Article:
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Simple Simon Slave power control

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Waiting for someone smart to do this was boring, so I'm messing with it myself.

 

What I have so far is a simple 555 circuit set-up for around a 10 second cycle time... driving a relay. I found a positive signal on the real SSS that will trigger an inverter to change it to negative, to start the 555 timing cycle.

 

The idea is to have this control slave flash power, to conserve battery life. One that can be made using parts readily available from Radio Shack.

 

By adding a sensor( the name escapes me) it will only charge in the daytime too. This is working so far, but I need to draw a schematic for it that makes it neater looking than it is so far.

 

The 555 I have says it works from 0-70 degrees Centigrade, so I need to see what happens when it gets colder. It may not work at all???

 

If this pans out, I think it can be used with most camera control boards, including the old MS-20 and 425's, we will see. This is officially in "public domain"

 

Any input or suggestions would be appreciated :D

 

:hags:

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O-yea, the cam control board will refresh the slave when it refreshes the camera too.

 

This is something Brian did with his BG1 controller. It works so well I wanted to use it with other boards, hope that is OK Brian :D

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I have a better idea... maybe...i'm going to try to use a 556 duel timer to also refresh the flash without the controller doing it :D

 

Wish me luck...less errors :huh:

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A 555 timer is going to pull WAAAYYYY too much power to save you any :-)

 

Your concept will work, though, at least to the degree of keeping the flash unit ready to fire. It wouldn't be very near optimal, but would beat the heck out of leaving the flash on all the time. The main reason you can't make it optimal is that the capacitor characteristics are very bad right after a flash, and gradually get better as you keep bumping it up. If you bump it too far, though, you just wasted all that extra energy because it'll drain right back down to where you would've liked to stop anyway, ha.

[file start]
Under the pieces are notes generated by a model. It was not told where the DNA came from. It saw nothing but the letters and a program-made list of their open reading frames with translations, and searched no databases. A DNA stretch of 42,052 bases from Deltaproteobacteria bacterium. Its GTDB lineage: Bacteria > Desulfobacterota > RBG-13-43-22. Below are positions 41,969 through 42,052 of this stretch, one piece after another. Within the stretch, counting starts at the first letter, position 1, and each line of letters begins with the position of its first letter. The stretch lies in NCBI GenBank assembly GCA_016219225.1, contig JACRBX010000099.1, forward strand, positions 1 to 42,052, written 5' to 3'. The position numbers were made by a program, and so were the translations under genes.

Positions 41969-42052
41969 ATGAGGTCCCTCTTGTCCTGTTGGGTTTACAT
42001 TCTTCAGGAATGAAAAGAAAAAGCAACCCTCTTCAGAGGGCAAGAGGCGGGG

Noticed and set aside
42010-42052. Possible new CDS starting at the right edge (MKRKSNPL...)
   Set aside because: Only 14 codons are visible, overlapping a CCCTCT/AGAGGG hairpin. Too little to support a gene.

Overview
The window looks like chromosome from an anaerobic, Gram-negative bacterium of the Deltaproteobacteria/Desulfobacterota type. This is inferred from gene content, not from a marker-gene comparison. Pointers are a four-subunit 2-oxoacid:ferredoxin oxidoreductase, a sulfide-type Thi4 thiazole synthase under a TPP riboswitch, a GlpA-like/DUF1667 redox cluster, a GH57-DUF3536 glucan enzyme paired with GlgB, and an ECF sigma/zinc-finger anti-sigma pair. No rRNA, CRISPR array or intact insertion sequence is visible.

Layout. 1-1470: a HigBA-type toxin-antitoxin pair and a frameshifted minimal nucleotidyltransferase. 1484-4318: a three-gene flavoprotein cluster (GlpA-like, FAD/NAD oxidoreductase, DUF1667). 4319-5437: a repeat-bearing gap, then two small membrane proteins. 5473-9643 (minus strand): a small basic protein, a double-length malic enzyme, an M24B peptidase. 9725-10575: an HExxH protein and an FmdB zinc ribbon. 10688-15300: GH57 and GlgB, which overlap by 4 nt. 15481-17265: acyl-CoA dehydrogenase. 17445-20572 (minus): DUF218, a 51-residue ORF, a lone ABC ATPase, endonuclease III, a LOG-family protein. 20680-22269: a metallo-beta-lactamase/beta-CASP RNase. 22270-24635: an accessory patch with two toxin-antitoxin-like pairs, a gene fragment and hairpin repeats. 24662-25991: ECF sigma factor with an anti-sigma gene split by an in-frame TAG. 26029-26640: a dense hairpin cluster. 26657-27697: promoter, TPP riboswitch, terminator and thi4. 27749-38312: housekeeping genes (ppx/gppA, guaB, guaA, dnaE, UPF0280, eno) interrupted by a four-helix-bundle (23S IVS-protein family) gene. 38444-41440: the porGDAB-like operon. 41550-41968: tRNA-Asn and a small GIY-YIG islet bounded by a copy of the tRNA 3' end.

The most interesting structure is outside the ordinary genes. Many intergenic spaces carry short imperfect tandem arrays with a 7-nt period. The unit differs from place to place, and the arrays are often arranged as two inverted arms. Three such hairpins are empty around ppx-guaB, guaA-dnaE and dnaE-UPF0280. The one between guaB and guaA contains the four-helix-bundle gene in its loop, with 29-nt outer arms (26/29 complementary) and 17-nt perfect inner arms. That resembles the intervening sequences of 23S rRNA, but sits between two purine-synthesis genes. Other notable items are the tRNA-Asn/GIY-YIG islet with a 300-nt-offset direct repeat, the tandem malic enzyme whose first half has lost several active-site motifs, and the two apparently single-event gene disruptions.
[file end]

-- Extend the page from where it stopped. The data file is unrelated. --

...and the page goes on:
I'd use a CMOS inverter with a Schmitt trigger input (like a 74C14, or you could use a CD4093 and tie one input of the NAND gate high and use the one input and the output as an inverter). Also, use a MOSFET to switch the flash instead of the relay. I'll draw you a pic tomorrow, my wife says I can't stay up past midnight tonight.

 

You could also have the second timing circuit (basically another inverter or gate, and a couple resistors and a capacitor) and make it turn on the flash unit long enough to completely recharge after a pic was taken; then, the refresh "ON" time of the other circuit could be much shorter.

 

Jon

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:cheers: This would be great, I would love to see a simple schematic for doing this, I haven't etched any boards for awhile! :D

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Chis & Jon - I hope you guys can figure it out. We could really use an option for slave controller.

 

CB - Taking pre-orders? ;-)

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212,

 

I hope I didn't offend you with my reply last night... I reread it this morning and realized it might have come off a little abrupt -- I was still adrenaline-filled from watching the Texas-USC game, ha. Of course, even with the current draw of 555's, it would be better than the full draw of the flash unit.